“My name is Princess and I’m an alcoholic!”
This ritualistic greeting used to be welcome. Now, it’s little more than a reminder of the worlds I became imprisoned inâ€Š—â€Šthe dual worlds of addiction and recovery.
When I joined Alcoholics Anonymous and its spin-off, Narcotics Anonymous, I was seeking escape from my dependence on opiates and alcohol. Three and a half years later, I am free of heroin and alcohol in part because of the 12-step program, and I continue to apply some of its principles to my life.
But the program’s ideology was in many ways irrelevant to me. The literature of AA and NA preaches a heteronormative approach to sexualityâ€Š—â€Šunavoidable, perhaps, as both programs were founded by heterosexual men at a time when queer people were repressed. Politically, the adherents of the programs, and the text themselves, also promote an anti-liberation, “bootstraps” approach that I’ve never been comfortable with.
But the bigger issue is that, as an afrolatin trans woman, I often found the 80-plus-year-old program and its strict adherents to be psychologically abusive.
I was first introduced to AA when I was at a mental hospital that included programs for drug-addicted people. I didn’t check myself in for addiction specifically, but because I had heroin, marijuana, and other drugs of abuse in my system, I was funneled there. Though I technically could’ve said no to attending an AA meeting, doing so could’ve led to me being labeled uncooperative, which in turn could’ve ensured a longer stay.
At the first AA meeting I attended at the hospital, I was pulled aside by one of the speakers, who told me I should get off my hormones and pray for God to “remove my problem.” It was clear he wasn’t talking about my drinking or my using, but my gender “problem.”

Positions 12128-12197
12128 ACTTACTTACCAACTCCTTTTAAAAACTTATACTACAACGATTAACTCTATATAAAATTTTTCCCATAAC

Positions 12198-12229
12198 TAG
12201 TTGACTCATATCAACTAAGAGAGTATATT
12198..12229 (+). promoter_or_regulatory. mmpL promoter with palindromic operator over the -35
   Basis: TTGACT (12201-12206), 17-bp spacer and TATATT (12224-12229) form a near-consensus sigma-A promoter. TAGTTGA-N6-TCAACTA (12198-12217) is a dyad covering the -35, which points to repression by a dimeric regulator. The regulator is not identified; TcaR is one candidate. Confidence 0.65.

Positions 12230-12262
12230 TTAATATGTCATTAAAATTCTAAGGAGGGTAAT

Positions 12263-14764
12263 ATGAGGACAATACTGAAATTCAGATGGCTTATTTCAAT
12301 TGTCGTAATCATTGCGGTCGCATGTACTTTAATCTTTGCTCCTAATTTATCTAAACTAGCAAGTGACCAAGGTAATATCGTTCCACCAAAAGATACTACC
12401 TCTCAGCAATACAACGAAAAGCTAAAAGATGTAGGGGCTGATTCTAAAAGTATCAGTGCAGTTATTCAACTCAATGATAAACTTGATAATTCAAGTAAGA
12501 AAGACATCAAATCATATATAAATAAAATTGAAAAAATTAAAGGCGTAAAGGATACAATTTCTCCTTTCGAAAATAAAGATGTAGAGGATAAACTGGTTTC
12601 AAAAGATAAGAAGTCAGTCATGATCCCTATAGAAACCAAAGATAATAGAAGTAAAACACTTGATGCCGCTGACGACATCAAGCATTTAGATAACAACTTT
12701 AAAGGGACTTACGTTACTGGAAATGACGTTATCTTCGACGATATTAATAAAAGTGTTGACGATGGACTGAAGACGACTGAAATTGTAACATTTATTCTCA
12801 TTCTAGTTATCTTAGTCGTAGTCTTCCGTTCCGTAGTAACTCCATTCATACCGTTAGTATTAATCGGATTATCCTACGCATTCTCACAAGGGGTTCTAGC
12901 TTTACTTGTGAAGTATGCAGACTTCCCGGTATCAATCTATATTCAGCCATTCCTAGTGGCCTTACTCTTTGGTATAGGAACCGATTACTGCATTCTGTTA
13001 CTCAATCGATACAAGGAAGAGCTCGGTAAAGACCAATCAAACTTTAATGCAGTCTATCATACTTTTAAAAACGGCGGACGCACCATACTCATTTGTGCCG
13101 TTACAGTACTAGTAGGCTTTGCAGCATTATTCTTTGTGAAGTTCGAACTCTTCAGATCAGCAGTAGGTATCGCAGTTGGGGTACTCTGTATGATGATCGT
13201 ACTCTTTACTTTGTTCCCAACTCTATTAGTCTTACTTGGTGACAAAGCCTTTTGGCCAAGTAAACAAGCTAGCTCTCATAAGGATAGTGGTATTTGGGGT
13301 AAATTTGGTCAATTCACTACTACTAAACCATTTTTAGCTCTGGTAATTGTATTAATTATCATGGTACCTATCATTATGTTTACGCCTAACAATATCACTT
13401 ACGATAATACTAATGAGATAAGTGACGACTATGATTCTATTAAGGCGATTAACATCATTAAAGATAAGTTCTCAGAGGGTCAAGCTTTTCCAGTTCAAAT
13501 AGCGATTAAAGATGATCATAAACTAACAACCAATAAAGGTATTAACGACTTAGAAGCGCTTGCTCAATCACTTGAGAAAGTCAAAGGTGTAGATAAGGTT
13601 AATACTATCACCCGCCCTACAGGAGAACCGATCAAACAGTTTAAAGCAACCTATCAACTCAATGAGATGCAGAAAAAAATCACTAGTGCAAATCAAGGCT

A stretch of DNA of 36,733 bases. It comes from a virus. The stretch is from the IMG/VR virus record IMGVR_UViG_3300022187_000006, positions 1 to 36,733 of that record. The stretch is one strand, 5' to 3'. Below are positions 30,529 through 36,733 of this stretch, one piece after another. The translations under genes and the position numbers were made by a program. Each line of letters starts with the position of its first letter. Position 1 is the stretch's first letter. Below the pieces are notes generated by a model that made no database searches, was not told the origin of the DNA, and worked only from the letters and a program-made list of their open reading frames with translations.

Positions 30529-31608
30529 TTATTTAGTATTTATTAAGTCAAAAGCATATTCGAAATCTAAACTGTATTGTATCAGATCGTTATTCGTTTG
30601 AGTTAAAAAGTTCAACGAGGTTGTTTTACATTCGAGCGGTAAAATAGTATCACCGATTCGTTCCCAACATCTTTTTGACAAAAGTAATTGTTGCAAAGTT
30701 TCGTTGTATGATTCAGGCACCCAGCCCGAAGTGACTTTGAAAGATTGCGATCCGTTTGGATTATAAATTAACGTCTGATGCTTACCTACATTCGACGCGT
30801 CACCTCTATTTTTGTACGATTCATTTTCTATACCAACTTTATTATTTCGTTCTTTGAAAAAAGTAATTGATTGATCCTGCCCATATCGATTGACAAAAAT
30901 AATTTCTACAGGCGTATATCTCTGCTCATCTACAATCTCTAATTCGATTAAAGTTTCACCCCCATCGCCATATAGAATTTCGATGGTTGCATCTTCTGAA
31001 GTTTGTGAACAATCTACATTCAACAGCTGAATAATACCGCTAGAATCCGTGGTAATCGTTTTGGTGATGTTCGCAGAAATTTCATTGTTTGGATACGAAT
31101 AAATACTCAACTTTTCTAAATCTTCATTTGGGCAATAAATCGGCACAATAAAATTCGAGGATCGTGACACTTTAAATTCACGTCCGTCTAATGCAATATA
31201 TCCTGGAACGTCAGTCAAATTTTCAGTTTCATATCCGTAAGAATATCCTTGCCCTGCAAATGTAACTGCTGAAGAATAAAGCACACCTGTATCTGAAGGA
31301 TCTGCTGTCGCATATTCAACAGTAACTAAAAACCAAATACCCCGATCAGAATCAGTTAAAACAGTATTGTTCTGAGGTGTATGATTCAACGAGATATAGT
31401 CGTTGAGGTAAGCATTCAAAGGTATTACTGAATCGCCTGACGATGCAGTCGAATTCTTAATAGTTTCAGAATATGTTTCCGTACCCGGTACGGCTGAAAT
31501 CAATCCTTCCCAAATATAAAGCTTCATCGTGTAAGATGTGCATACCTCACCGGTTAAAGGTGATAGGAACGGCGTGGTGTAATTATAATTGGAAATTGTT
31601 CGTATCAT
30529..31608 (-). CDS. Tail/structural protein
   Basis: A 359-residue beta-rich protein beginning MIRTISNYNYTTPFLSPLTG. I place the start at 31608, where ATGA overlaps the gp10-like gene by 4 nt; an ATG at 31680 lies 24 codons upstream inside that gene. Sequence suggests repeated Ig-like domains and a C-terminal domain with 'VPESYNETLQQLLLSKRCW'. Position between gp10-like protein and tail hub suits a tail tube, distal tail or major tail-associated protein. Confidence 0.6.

And so it was that my rocky relationship with 12-step programs began. I enjoyed, and would still enjoy, the AA and NA meetings I felt comfortable attending. But as I was typically the only trans person in the roomâ€Š—â€Šand in some cases, one of the only people of colorâ€Š—â€ŠI also often experienced harassment and humiliation.
Members at subsequent meetings told me to pray my gender dysphoria away, or declared that the dysphoria remaining was a sign that I failed to move through the steps thoroughly. Complicating this was the fact that that my drug abuse did start off as a way to cope with gender dysphoria (and my being trans in a Latinx household)â€Š—â€Šbut because of the judgemental environment, I never felt comfortable expressing that.
Other times, members would attempt to use meetings as their conversion therapy camp. In one instance, a group of religious men gave me their phone numbers because they felt that I needed men to set me on a religious path and make me masculine again. They seemed to believe that trans women who used and abused drugs and alcohol became trans as a “symptom” of addiction or alcoholism.
Other times, I faced sexual harassment or physical intimidation (usually if I rejected advances). One incident resulted in me having to change my phone number because I was getting threats and insults daily for refusing a man.
Misgendering was also startlingly common at meetings. Sometimes, members would be handed a list of other members to call if they feared a relapse; these were supposed to be gender segregated, with men given lists of other men, and women of other women. Once, a man tried to fight me for putting my name and number on a woman addict’s phone number list. Another time, I was given a list of phone numbers entirely composed of men.
It’s not hard to discern why AA and NA meetings often felt so hostile to someone like me. Membership surveys report that 62% of AA members are male, and 89% are white. NA membership, meanwhile, is 59% male and 74% white. Like many such organizations, there is virtually no accounting for trans or gender nonbinary members. Because both organizations have roots in religious principlesâ€Š—â€Šthe ultimate goal of sobriety is a “spiritual awakening,” and seven of the 12 steps refer either to a deity or religious practicesâ€Š—â€Šthey also perpetuate conservative beliefs, and often attract conservative Christians as adherents.